TBUK is a wholly owned subsidiary of Turkish Bank Limited which is incorporated in Northern Cyprus. TBUK’s customer base is mainly retail. TBUK offers a range of financial services, including correspondent banking. Correspondent banking involves a bank (correspondent) providing banking services to an overseas bank (respondent) to enable the respondent to provide its own customers with cross-border products and services, such as payment and clearing that it cannot provide them with itself. TBUK acted as a correspondent bank for nine respondent banks in Turkey and six respondent banks in Northern Cyprus between 15 December 2007 and 3 July 2010.

Under the MLR, providing correspondent banking services to banks based in non-European Economic Areas states is recognised as creating a high risk of money laundering that requires enhanced due diligence and ongoing monitoring of the relationship. During this period, Turkey and Northern Cyprus did not have anti-money laundering (AML) requirements that were equivalent to those in the UK.

The FSA visited TBUK in July 2010 as part of a thematic review of how banks operating in the UK were managing money laundering risks. This thematic review resulted in the eye-popping report released in July 2011. It contained alarming findings. The FSA’s visit to TBUK gave serious cause for concern in relation to TBUK’s AML controls over correspondent banking leading to this enforcement action.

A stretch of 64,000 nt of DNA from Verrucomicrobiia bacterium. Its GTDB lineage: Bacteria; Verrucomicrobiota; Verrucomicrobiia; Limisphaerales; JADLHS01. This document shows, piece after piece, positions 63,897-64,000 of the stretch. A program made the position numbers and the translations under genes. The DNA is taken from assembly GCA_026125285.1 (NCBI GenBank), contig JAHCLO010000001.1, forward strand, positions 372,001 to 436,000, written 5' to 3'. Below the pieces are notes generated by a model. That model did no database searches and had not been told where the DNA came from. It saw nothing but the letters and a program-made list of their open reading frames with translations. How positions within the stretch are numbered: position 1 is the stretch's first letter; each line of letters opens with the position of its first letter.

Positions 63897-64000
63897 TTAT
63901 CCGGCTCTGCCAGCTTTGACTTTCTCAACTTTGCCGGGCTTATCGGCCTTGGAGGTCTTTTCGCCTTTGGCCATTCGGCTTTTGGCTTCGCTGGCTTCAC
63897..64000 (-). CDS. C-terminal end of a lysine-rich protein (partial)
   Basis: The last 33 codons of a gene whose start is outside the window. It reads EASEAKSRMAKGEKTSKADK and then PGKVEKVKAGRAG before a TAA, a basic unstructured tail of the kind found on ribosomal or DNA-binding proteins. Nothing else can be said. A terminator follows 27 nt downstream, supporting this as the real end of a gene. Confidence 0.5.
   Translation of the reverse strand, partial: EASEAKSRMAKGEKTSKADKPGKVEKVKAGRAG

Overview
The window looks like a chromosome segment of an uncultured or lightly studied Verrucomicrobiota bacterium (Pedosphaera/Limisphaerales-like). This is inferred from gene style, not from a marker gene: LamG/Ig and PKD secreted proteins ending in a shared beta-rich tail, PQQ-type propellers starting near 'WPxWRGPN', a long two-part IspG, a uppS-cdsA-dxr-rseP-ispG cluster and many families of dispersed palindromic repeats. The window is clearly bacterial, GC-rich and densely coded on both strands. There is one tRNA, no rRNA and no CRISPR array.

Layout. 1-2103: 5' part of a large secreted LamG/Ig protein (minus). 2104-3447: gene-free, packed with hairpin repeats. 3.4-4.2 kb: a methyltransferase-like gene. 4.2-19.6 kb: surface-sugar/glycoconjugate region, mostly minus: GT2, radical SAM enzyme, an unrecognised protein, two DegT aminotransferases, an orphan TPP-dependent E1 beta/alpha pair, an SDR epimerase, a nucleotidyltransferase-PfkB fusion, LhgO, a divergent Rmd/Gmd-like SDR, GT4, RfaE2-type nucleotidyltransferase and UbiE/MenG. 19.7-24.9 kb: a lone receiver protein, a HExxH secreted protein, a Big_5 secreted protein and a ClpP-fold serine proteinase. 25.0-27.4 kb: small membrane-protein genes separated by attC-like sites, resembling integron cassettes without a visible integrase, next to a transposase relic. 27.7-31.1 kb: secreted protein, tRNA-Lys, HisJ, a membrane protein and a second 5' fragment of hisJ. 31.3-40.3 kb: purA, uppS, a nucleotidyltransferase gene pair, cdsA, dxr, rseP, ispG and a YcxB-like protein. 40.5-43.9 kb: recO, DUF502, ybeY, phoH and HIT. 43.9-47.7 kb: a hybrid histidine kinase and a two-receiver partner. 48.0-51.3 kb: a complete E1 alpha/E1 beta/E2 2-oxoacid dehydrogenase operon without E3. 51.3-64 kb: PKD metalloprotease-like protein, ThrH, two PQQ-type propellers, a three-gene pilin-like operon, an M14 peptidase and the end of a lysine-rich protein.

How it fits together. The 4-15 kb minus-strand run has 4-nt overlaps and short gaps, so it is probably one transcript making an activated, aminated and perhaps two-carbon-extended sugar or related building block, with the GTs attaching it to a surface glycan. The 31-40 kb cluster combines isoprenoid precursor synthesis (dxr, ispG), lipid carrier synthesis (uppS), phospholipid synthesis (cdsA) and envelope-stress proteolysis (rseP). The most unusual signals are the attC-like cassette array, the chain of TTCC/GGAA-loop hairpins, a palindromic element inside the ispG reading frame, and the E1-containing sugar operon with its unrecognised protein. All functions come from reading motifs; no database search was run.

TBUK’s breaches of the MLR included failing to:

  • establish and maintain appropriate and risk-sensitive AML policies and procedures for its correspondent banking relationships
  • carry out adequate due diligence on, and ongoing monitoring of, the respondent banks it dealt with and failing to reconsider these relationships when this was not possible
  • maintain adequate records relating to the above.

While not deliberate or reckless, these failings were more serious because the FSA had previously warned TBUK of deficiencies in its approach to AML controls over correspondent banking.

Tracey McDermott, Acting Director of the Enforcement and Financial Crime Division, said: “Turkish Bank fell far short of the standards we expect of firms in managing their money laundering risks. This was despite clear warnings from the FSA that it needed to improve”…

In other news, Turkey faces expulsion from the Organization for Economic Cooperation and Development for its insufficient efforts in “blocking the financing of terrorist groups” if it doesn’t tighten its laws within four months.